Commercial Considerations in the World of Rare Diseases

Becky Johnson-Kent
5 December 2022
Finance & Investment
Gene Editing
Gene Therapy
Patient Access & Engagement
For this interview, Phacilitate’s Becky Johnson-Kent speaks with Emily Chee, General Managers, Americas, at Novartis Gene Therapies, about what to expect from her presntation ‘Lessons learned from Zolgensma’ in the session,’Commercializing Gene Therapies: Building Your Strategy From Translation Through to Commercial’ at Advanced Therapies Week 2023.
Emily, it’s a pleasure to see you today could you please introduce yourself and briefly describe what you’ll be speaking about at ATW23?

I’m Emily Chee, I’m the general manager for Novartis Gene Therapies responsible for the Americas. This includes the U.S., where we launched our gene therapy Zolgensma back in 2019, which has so far treated over 900 babies, Latin America, and Canada.

Zolgensma is a gene therapy for spinal muscular atrophy, without which those babies wouldn’t live past the age of two. It is remarkable from a clinical perspective, and has also been super fascinating from a commercialization perspective. Commercializing a $2m product has all kinds of interesting challenges, but it’s been a lot of fun pioneering. We are also now really close to reimbursement in Argentina and Brazil. It’s extra challenging really to bring these high-cost advanced therapies to middle and lower-income countries.

During my talk I will be sharing lessons learned from commercializing gene therapies. I wanted to share some of the lessons from our successes in the U.S., but also our journey as we are preparing to launch in Latin America. I thought that it could be meaningful for the audience to consider commercializing in both the more traditional first-wave countries that everyone launches in, but also the really important considerations for launching in lower and middle-income countries.

In terms of commercialization, I will consider the specific differences and difficulties in the rare disease space.


What are some of the challenges associated with commercializing these rare therapies?

There are a couple of key challenges in commercializing gene therapies. The first one is that the majority of diseases that we are targeting with gene therapies are rare diseases. There are often challenges with identifying these patients and getting them diagnosed with the right disease. Typically, these are also diseases that the earlier you treat them the better the outcome for patients. So we need to consider how to find patients and get treatment to them quickly.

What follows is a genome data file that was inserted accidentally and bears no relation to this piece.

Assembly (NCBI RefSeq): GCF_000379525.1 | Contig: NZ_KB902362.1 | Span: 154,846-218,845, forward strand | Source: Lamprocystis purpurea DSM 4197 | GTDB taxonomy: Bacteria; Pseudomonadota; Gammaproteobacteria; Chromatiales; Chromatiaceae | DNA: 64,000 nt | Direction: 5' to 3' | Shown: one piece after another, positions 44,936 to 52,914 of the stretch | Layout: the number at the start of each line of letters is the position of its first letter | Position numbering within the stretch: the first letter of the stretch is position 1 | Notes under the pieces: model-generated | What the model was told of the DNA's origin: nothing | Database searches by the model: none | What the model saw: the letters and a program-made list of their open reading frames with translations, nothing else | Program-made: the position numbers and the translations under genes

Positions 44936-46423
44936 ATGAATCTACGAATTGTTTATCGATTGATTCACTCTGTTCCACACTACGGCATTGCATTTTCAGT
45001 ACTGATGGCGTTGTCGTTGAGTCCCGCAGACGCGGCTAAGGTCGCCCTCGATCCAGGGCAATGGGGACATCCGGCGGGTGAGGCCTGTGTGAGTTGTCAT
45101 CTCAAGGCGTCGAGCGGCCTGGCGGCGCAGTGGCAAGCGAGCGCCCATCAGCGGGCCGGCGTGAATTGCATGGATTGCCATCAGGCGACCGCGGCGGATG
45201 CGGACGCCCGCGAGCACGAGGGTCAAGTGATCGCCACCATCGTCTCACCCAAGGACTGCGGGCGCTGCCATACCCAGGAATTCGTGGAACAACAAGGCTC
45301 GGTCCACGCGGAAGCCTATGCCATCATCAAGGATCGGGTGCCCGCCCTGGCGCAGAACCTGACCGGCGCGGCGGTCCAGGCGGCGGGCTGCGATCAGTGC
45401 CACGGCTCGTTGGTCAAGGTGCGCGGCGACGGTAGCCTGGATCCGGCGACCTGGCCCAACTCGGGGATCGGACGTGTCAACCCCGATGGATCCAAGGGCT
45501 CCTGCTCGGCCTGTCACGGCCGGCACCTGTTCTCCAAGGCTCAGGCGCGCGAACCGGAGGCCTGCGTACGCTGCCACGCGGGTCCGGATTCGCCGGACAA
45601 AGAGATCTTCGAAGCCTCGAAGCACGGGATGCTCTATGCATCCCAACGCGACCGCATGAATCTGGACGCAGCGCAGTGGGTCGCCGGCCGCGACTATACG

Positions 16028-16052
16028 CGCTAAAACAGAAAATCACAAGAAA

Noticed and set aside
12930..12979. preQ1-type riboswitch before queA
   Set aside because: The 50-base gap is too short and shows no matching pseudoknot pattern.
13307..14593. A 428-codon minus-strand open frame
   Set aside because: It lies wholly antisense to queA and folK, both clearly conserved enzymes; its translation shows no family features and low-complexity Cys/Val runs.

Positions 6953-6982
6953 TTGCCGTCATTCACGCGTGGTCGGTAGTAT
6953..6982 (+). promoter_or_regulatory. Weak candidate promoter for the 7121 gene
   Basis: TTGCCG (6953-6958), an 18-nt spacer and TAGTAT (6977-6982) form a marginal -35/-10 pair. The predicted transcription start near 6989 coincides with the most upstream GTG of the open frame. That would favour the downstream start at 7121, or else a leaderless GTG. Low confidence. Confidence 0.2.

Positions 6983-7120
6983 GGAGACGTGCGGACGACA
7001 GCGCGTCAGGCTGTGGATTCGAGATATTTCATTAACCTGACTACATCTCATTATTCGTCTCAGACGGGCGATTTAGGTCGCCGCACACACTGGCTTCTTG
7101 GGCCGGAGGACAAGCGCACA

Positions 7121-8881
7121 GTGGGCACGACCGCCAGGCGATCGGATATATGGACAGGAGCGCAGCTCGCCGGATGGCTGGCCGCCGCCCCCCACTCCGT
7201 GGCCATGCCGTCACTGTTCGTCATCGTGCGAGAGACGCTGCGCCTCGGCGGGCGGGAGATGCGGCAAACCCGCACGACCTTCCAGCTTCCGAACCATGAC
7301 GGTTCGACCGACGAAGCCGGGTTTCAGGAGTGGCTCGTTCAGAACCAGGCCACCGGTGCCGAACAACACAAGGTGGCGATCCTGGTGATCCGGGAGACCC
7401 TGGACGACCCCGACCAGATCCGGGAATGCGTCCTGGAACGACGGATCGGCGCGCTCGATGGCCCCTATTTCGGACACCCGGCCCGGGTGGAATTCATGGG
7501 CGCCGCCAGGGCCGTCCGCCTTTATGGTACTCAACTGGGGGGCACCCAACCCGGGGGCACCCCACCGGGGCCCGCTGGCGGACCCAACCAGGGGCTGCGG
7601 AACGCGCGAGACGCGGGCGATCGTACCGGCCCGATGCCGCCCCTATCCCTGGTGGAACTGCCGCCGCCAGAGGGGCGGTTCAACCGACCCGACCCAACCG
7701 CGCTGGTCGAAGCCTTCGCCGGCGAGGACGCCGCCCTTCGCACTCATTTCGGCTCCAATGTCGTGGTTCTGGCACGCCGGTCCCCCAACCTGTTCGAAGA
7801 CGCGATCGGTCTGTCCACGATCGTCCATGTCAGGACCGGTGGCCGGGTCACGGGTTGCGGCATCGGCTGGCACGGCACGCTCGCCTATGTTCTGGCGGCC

I think the second thing I’d call out in terms of a challenge is that most advanced therapies, including Zolgensma, are high cost, and being able to demonstrate that value to payers to ensure access for patients, has been challenging in the U.S. It is even more challenging in lower and middle-income countries.

What do you think is needed in order for these therapies to improve the advanced therapies landscape?

There is a lot that’s needed to improve access to these advanced therapies. I think a key part is actually the strengthening of health care systems in general, particularly when we’re talking about lower and middle-income countries. Another key part does come down to patient identification – being able to identify those patients with rare disease.

Where do you see the field in five to ten years’ time?

I’m really excited for the future of gene therapies. It’s been great to see that other companies are starting to get approvals.

We are though still in the early stages, particularly when we’re thinking about the science. In five years’ time we’ll hopefully have multiple gene therapies on the market, and we’ll be providing therapies to rare disease patients who have been waiting a long time for a solution.

As an industry, we need to improve the science and manufacturing, and also tackle the commercialization challenges. 

What are you looking forward to about attending and speaking at Advanced Therapies Week 2023?

I’m looking forward to being able to network with other industry leaders, to be able to exchange learnings, lessons, and to figure out what needs to be done to continue to advance this space.


Don’t miss Emily’s session, ‘Commercializing Gene Therapies: Building Your Strategy From Translation Through to Commercial’ on Thursday, January, 19th 2023.
Join us at Advanced Therapies Week >>